With Republicans apparently in lockstep in opposition to the articles of impeachment, Pelosi could see an advantage in adding Amash to the managers, Phillips told the Post.

“To the extent that this can be bipartisan, it should, and I think including Representative Amash amongst the impeachment managers is a smart move both for the country, for the substance and for the optics,” Phillips said.

Here is the tweet referenced:

(Cross-posted at The Jury Talks Back.)


Why Should I Think Brian Stelter Is Reliable About, Well, Anything?

Filed under: General — Dana @ 11:15 am

[guest post by Dana]

I’m wondering which Supreme Court Justices *haven’t* gone on talk shows to promote their new books:

Of course, to Stelter, the problem isn’t Gorsuch goosing book sales, it’s that he’s a conservative Justice appearing on Fox and Friends, which everyone knows is the most Trump-friendly news/talk show around.

Anyway, I tried to locate a similar protest from Stelter when Justice Sonia Sotoymayor promoted her book Just Ask! on the not-Trump friendly Daily Show with Trevor Noah, or when she appeared on the not Trump-friendly Colbert Report to promote her autobiography, My Beloved World, and was unable to locate any similar concerns. And funny, I also couldn’t find any objection by Stelter about Justice Stephen Breyer promoting his third book, The Court and The World on the Colbert Report. Note: both Trevor Noah and Stephen Colbert have made it very clear that they have no love nor respect for Trump. Neither do I, but at least I am an equal-opportunity critic of hack politicians and media outlets – no matter what side of the aisle they represent. Clearly Stelter cannot say the same about himself.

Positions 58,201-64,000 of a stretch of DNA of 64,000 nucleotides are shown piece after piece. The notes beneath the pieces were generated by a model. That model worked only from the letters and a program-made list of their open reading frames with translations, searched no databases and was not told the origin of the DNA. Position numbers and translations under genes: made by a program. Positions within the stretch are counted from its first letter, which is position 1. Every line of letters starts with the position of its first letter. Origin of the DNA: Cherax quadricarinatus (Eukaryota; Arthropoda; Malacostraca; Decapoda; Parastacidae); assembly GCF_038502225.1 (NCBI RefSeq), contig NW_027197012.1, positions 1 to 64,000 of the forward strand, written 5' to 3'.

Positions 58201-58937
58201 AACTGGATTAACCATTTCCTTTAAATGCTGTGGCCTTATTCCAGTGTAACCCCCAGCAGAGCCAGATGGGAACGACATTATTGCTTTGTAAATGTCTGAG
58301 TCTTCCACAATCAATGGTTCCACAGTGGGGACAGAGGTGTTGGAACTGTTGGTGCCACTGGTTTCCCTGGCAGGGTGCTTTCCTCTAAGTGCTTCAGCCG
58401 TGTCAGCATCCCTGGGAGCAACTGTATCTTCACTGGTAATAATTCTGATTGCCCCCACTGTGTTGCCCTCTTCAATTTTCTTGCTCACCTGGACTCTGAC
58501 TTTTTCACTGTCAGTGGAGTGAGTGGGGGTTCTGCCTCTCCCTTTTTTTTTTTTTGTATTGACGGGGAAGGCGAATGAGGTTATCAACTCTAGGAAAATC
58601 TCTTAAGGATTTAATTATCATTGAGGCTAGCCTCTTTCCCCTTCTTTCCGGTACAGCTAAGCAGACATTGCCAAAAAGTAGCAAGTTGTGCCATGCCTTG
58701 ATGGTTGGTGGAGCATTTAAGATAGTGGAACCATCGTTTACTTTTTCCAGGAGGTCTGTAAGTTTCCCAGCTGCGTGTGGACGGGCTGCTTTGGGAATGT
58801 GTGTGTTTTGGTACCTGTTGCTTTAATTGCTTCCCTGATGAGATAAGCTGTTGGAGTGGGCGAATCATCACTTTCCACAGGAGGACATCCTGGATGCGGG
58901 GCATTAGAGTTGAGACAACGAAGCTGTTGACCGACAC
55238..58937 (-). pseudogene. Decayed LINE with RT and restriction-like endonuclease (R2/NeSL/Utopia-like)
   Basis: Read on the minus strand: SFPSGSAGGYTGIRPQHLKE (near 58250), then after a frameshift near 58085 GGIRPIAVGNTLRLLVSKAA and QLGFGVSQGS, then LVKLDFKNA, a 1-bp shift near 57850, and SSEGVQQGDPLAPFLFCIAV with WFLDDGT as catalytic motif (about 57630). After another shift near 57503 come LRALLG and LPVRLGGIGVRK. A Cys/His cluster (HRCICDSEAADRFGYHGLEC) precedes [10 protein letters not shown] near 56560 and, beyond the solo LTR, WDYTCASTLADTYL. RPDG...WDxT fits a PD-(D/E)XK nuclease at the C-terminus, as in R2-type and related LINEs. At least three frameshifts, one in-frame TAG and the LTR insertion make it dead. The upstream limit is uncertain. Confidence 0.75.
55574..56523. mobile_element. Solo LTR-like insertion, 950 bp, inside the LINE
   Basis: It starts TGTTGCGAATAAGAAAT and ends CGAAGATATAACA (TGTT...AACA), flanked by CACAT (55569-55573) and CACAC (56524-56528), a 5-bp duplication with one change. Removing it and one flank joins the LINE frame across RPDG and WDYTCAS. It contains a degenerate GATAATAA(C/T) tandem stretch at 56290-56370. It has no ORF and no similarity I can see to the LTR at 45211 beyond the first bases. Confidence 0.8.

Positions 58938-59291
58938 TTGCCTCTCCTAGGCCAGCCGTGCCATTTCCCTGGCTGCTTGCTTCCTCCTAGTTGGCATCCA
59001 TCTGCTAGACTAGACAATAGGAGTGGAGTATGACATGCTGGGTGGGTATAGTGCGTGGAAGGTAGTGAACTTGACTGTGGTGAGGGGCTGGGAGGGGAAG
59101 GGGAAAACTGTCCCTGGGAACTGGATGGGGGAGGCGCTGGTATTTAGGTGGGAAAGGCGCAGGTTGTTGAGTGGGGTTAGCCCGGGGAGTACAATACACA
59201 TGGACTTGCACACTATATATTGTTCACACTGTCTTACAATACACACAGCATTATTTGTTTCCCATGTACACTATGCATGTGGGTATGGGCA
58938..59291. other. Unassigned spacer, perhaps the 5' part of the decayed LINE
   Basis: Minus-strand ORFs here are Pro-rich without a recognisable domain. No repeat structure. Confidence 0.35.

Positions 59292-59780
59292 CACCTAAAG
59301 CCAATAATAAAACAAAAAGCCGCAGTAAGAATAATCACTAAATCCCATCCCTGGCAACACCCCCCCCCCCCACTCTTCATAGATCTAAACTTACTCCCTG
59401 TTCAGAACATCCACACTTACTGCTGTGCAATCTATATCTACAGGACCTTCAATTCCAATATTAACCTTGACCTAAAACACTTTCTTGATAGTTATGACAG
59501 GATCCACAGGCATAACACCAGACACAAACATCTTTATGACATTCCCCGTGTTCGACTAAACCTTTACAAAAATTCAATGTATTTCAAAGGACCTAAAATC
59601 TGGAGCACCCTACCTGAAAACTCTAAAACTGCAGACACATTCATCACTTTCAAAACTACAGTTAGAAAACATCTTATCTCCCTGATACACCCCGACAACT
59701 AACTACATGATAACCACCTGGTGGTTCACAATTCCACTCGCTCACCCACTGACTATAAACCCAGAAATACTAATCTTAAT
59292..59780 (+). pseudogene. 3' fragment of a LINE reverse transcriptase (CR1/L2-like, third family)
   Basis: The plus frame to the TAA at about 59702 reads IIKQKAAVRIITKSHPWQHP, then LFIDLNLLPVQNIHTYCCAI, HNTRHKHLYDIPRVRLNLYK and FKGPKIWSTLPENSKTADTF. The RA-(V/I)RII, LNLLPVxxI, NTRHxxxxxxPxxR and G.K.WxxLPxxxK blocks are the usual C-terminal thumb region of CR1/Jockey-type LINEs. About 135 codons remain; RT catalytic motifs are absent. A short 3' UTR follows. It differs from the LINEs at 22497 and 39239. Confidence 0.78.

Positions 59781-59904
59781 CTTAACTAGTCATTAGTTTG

Given that Selter makes it clear that only one side of the aisle matters, while he promotes himself as a serious journalist who anchors Reliable Sources and is CNN’s chief media correspondent, why anyone would find him reliable in his reporting is beyond me. If he can’t be consistent in the small and inconsequential matters, why on earth would I think he would be any different with the weightier issues that actually matter?



(Cross-posted at The Jury Talks Back.)